Mick the Quick Got It Right
One of my favorite quotes is, “Ain’t no sense worryin’ about the things you got control over, ’cause if you got control over ’em, ain’t no sense worryin’. And ain’t no sense worryin’ about the things you don’t got control over, ’cause if you don’t got control over ’em, ain’t no sense worryin’.” Those words of wisdom were said by Mickey Rivers; a very fine Major League Baseball player from 1970-1984 with the Angels, Yankees, and Rangers. OK, maybe a totally 100% worry-free life is a pipedream, but for me this quote helps to put things in perspective.
My disability (Friedreich’s Ataxia, FA) is genetic in nature and it is progressive, so someone who has it was born with it and the National Ataxia Foundation estimates that one may begin to show symptoms (most noticeable: a lack of balance, impaired coordination of arms and legs, and slurred speech) anytime between the ages of 5 and 25. It can be, of course, earlier than that or later too. Every person who has FA has his or her own version.
Because FA is progressive, in some ways I have no control over it; of course, in some respects I do have control (I can exercise or work on my muscle coordination after all). Either way, I’m covered by Mr. Rivers quote.
Unfortunately, “…ain’t no sense worryin’.” is not any easy thing to do, especially when you’re born and raised Catholic! You can ask my wife, my Catholic-guilt is a pretty heavy thing to have to deal with. I have five siblings and we all have Catholic-guilt to some degree. And, regardless of religion or upbringing, my life experience has shown me that while worrying is a natural tendency, it can be used productively to spur action; however left unchecked, worry can be mentally taxing and cause immense stress to the worrier and those around him/her.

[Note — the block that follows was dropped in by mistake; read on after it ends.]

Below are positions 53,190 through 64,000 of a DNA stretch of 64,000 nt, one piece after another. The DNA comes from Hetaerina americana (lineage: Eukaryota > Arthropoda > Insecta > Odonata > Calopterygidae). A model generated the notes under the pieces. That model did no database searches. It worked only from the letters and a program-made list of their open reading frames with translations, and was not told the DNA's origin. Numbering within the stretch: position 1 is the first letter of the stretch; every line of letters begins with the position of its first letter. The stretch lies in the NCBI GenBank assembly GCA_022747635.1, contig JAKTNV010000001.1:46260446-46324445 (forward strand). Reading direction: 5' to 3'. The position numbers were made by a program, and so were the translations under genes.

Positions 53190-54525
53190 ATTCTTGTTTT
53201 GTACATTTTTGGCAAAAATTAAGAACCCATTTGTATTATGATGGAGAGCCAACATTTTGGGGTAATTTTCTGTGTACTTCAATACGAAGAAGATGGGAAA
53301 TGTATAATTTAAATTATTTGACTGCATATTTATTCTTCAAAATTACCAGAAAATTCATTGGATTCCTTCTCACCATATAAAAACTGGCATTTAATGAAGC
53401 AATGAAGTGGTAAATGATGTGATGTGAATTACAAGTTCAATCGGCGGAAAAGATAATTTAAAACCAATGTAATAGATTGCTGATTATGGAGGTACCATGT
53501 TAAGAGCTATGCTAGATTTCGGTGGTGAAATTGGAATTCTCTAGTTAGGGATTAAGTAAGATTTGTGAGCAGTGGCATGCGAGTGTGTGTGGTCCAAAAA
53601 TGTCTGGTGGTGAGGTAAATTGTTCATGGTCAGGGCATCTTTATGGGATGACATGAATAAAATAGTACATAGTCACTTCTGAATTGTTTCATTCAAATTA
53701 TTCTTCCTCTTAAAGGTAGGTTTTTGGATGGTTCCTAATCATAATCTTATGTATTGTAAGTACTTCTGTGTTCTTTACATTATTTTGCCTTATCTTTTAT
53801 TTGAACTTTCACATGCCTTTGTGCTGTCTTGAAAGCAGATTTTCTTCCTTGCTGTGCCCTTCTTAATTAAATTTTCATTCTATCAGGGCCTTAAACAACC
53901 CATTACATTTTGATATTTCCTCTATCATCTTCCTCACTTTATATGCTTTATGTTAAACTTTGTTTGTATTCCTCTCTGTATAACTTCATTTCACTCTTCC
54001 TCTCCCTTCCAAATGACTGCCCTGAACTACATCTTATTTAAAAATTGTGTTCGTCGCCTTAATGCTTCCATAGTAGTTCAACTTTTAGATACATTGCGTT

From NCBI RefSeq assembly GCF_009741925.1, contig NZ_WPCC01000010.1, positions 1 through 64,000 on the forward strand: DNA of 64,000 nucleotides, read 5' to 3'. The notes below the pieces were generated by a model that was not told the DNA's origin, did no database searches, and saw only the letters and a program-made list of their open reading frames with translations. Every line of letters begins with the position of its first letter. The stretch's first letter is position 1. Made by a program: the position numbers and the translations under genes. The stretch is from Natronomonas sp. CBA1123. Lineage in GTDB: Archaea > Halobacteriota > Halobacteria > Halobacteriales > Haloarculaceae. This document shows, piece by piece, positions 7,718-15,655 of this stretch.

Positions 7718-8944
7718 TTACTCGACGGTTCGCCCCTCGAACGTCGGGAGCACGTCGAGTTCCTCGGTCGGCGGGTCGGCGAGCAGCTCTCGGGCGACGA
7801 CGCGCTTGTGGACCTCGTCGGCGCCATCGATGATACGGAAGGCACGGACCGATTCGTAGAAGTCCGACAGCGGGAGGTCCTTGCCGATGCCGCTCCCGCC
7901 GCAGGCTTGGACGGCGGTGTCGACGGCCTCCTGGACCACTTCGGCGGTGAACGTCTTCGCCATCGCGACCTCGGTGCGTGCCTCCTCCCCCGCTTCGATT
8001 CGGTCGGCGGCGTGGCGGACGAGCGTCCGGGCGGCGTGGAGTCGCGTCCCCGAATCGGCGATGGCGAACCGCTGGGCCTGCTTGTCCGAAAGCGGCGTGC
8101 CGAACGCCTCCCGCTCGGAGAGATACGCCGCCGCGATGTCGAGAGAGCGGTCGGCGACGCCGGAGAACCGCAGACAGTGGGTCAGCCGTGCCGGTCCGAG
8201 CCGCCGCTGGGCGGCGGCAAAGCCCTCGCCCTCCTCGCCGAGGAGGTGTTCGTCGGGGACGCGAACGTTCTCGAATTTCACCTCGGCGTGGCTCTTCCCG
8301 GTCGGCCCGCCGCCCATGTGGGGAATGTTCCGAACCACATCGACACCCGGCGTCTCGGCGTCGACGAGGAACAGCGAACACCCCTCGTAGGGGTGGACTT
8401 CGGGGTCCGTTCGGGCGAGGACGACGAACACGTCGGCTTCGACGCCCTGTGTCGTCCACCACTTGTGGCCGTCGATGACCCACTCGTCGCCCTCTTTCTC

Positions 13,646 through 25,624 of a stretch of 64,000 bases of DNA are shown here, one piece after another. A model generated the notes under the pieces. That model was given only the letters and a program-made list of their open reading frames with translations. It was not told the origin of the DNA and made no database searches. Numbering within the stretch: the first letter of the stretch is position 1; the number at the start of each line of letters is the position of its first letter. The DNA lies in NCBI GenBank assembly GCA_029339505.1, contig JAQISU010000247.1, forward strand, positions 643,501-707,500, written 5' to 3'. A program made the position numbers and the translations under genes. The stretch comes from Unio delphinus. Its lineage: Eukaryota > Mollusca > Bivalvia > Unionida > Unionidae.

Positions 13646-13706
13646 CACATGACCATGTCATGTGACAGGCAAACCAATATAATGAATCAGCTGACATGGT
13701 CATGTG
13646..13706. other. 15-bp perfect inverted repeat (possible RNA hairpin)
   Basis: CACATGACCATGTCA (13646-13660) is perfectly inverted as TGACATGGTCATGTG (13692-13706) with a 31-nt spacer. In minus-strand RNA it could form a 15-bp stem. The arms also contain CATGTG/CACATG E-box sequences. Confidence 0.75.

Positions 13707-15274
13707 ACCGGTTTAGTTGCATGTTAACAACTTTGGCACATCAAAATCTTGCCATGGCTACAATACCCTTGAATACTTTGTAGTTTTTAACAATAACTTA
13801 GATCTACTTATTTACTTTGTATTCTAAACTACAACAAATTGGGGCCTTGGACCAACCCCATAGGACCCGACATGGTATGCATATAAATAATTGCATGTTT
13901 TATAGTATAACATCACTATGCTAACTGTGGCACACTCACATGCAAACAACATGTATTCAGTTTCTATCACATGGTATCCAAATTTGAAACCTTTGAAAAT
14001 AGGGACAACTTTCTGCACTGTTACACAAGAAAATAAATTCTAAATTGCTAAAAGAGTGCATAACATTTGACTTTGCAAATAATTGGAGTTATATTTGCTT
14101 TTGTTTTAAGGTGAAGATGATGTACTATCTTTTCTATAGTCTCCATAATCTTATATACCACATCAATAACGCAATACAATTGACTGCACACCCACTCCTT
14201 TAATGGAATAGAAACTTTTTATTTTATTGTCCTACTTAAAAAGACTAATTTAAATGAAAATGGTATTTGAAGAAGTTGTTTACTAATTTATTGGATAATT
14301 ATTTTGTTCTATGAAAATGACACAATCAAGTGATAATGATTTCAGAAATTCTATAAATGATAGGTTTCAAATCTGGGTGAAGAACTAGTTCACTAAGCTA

About 14 years ago I bought a book for my whole family for Christmas called “Wemberly Worried;” it’s a children’s picture book by Kevin Henkes about a young mouse named Wemberly who worries about pretty much everything. It fit my family to a T. (No pun intended considering our last name is Trott).
Now I’m not sure if the Mickey Rivers quote would work for Wemberly, but it does make sense and work for me. If I have control over some aspect of my disability, I feel like I have a responsibility to do whatever needs to be done to assert that control and take charge; by the same token, if I don’t have control over something, I try not to worry about it.
Please don’t take this to mean that I adopt a laissez faire attitude and let the chips fall where they may. I’m not a fatalist. I am someone who is able to think about something negative and even be concerned about it without worrying about it.
I don’t imagine I’ll ever be an All-Star Centerfielder like Mickey Rivers, but if I can apply this quote to my life, I will be someone with less worry and more happiness. And that makes the world a little better and life a little easier.